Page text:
Sibling Rivalry: It’s what happened when we stopped sending kids down the coal mines!

by Penny Cook

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At what point did sibling rivalry become 2 separate words? Anyone with 2 or more children knows it’s actually one word….because as soon as you have a sibling, there is rivalry. All our good intentions in planning the ‘best possible’ age gap between children goes to play dough as soon as there is a second child and is there to stay for subsequent additions to the clan.

Sibling rivalry is one of those primitive dispositions in children’s lives that we don’t like to deal with, let alone acknowledge as a normal and healthy part of socialisation. I’m not saying physical abuse is ok but when children ‘rival’ with each other for the same amount of dosh for pocket money or who’s done the dishes more times or had more turns on the computer, they’re actually exploring ‘fairness’, which is a concept we would like them to know about. Our struggle as parents and grandparents is how to teach them understanding and negotiation for equitable outcomes, compromise, empathy and generosity in sibling rivalry, cos God knows, often it’s easier to send them all to their rooms!!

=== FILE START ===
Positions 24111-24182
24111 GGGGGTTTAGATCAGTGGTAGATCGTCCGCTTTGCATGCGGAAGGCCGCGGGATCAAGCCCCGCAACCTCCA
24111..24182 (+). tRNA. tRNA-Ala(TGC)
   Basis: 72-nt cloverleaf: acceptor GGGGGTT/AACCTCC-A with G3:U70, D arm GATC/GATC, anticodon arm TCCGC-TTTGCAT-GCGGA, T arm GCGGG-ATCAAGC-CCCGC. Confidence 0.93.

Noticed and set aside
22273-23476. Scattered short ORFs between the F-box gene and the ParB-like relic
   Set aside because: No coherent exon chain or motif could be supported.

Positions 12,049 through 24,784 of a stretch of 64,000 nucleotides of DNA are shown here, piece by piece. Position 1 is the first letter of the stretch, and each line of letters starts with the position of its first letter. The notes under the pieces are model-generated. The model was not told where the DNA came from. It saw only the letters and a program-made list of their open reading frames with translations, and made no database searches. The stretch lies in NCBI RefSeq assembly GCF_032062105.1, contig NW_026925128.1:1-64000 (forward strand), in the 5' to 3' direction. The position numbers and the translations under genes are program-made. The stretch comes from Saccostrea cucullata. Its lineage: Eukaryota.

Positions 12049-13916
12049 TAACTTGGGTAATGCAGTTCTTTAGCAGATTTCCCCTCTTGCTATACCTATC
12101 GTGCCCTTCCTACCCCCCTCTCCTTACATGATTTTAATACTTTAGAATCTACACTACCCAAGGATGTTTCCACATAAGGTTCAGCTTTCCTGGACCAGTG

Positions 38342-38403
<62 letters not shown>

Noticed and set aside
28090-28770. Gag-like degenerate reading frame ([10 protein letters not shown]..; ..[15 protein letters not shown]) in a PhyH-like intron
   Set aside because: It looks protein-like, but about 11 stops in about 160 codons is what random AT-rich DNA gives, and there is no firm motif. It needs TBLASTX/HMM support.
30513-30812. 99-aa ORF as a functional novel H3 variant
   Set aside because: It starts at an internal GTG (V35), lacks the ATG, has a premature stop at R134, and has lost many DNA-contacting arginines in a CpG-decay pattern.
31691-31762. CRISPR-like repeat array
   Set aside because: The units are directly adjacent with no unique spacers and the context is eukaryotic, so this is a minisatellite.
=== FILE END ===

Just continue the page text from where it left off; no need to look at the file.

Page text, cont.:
Sibylesque Sibling Rivalry Awkward family photos

When we stop and talk children through what they’re experiencing and how it might work for them and others we are doing the whole of society a big favour. Now, this isn’t going to be possible with every squabble but acknowledging and naming feelings and being a fair arbitrator not only builds trust but let’s children know that situations can be solved and builds their skills in doing so. They will learn far more about equity from watching and experiencing the actions of the trusted adults in their lives than any social learning program. So grown ups, when you feel disempowered by the ‘rivalry’, remember, there’s a learning opportunity and a purpose in all of it.

Of course, at times, the darlings may just be being little so and so’s. That’s what bedrooms are for. If they won’t go there, you can!!